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Spotify made a major move into the podcast space on Wednesday, announcing the acquisition of two privately-held podcast companies, Gimlet Media and Anchor. The company is ramping up investment in original content, similar to Netflix's model, and said it has plans to spend up to $500 million on podcast acquisitions alone this year.
Here's the full transcript of Ek's interview, slightly edited for clarity:
JIM CRAMER: We're quite excited about this Spotify's Co-Founder and CEO Daniel Ek, right here, post nine. Daniel, I've got to ask you, right upfront, podcasts: I understand they're red hot and what we want is an aggregator. I didn't think that a music company would do it, but I do think that an audio company would do it. And that's what this is about, isn't it?
DANIEL EK: Yeah, it is really about expanding our mission from just being about music to being about all of audio and being the world's leading audio platform. And what we are seeing, really is -- we have done podcasts for two years. It is -- our users who are listening to podcasts are listening to the platform almost twice as much. And, of course, the growth in podcasts for us has just been phenomenal. And that's part of the reason why we're now making this move.
JIM CRAMER: I would also imagine that podcasts are a gateway drug for the rest of your products.
DANIEL EK: Indeed, yeah. I mean, great example would be we had in the fourth quarter Amy Schumer and Joe Budden on the platform. Those are all appealing to very different types of audiences who are now trying Spotify for the first time and noticing all the benefits that the platform has.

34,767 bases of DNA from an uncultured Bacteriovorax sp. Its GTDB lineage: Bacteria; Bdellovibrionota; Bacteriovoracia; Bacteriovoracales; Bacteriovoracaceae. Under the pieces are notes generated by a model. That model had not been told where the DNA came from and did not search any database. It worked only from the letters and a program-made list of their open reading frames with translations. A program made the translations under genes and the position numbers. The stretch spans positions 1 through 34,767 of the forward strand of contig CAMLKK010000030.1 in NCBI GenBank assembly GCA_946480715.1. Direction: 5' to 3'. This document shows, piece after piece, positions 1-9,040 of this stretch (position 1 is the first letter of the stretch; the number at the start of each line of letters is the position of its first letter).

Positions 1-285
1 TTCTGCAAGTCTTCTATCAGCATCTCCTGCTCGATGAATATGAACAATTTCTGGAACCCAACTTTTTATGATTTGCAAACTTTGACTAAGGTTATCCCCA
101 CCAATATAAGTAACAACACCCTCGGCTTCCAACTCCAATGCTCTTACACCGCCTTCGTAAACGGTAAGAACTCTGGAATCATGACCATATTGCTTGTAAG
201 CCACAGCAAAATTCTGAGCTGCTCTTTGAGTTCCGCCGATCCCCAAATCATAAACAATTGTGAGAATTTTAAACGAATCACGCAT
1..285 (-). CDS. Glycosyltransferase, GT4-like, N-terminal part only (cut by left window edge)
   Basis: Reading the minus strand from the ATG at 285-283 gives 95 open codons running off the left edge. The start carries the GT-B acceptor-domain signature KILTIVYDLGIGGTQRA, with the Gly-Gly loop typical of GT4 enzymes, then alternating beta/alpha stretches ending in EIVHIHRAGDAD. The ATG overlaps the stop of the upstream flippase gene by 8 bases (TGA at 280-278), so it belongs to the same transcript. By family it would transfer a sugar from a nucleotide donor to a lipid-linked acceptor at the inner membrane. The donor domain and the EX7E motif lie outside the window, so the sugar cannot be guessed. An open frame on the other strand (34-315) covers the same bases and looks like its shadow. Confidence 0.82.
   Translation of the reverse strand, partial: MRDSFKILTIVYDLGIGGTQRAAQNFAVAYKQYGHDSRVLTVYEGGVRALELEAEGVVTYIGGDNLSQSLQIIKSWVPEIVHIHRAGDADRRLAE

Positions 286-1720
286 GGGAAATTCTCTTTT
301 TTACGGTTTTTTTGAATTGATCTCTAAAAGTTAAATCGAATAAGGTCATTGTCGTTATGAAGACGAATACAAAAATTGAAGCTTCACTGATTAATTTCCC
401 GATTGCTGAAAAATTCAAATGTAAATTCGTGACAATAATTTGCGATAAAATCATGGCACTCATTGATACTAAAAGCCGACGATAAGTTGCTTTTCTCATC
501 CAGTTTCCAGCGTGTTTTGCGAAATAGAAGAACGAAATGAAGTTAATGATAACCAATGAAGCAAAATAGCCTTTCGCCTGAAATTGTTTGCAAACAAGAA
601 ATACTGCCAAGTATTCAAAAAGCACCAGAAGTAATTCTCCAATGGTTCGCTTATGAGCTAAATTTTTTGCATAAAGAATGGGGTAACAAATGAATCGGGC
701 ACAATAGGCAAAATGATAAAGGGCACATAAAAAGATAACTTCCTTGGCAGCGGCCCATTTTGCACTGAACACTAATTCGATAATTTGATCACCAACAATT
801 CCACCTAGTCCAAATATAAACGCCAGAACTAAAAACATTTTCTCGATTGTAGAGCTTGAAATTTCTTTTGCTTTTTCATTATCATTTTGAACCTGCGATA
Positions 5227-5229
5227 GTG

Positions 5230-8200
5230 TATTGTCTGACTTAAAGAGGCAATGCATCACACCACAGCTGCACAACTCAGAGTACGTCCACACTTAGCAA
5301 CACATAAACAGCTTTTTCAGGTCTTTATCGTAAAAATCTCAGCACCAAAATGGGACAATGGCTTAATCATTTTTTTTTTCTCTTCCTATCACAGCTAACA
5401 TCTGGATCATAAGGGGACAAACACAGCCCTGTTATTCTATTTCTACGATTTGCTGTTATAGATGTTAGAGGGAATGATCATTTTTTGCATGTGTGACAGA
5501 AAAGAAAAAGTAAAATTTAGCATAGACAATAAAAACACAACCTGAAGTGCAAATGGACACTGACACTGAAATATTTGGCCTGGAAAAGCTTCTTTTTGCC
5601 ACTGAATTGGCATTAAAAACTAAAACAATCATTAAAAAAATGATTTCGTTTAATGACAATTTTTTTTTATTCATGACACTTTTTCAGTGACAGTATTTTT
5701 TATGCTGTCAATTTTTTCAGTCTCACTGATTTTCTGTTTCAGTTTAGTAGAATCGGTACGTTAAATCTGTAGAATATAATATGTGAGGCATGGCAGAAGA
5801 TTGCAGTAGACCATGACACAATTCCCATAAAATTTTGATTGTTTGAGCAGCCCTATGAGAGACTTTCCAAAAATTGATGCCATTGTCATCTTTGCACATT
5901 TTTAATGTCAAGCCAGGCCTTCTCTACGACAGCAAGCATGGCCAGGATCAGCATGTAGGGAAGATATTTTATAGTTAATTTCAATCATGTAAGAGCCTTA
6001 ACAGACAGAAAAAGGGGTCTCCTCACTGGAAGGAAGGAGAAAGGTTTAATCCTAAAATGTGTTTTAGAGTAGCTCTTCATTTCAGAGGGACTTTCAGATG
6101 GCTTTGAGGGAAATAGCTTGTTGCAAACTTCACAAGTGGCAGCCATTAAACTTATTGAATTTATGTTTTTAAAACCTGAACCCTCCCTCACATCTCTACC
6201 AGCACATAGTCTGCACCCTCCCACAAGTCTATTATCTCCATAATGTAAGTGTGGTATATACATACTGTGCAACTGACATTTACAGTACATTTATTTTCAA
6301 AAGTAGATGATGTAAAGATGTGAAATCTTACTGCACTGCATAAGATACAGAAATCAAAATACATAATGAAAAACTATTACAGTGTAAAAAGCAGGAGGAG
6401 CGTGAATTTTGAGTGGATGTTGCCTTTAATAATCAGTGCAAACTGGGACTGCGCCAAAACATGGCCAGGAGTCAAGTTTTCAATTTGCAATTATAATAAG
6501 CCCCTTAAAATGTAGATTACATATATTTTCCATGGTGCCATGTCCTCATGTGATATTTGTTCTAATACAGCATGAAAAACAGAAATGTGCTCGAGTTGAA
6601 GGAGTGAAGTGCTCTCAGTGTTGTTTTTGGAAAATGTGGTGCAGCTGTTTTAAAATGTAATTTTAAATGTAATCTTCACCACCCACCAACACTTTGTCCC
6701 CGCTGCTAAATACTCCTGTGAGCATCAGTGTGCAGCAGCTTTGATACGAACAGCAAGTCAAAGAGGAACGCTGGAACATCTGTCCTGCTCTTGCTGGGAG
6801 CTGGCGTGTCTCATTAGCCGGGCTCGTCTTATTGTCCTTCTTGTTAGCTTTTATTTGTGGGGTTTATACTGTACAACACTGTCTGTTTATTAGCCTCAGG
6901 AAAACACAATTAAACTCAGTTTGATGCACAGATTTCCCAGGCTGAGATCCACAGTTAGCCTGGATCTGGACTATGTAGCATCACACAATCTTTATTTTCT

JIM CRAMER: Now, you've got a Netflix lineage. We've got Barry McCarthy, the CFO who is quite -- let's say he's pertinent or germane on the conference call and he says things that I think are a little unusual. But you use algorithms, you always seem to know – for instance, we use Spotify at our restaurants, we always – we're never worried, you always seem to know what we want. How is that possible?
DANIEL EK: Well, it is really all down to the team of both editors and the machine learning team that we have at Spotify. And we're looking at more than 16,000 signals every single day as we look at your taste profile and try to rank you the things you like the most. So I'm glad that that's working well in the product.
DAVID FABER: You know, there have been those who thought that podcasts was a fad. Why would we go back to something like talk radio? You're finding it is not. The listening patterns are consistent. Is there real growth in the potential audience, though, as well?
DANIEL EK: Well, the growth has been really spectacular for us. And just shy of two years we have become the second biggest podcasting platform. The types of experiences that we're seeing podcasters doing is vastly different than just the normal talk show radio. There are literally shows like Serial, which is drama that is acted out, and there are kids' shows that are now coming, including news, The Daily, being great examples of podcasts that are doing very, very well.
DAVID FABER: Your investors, however, may look at your stock today, down a bit and also sort of wonder about the long-term, which I know you're thinking about. You know, one question I got from a number of people who owned the stock for a while, what about long-term guidance on your margins? Which I think you said it was between 30 and 35% at some point. Does that hurt -- does this new effort hurt that long-term guidance on margins? And should they expect perhaps a different metric?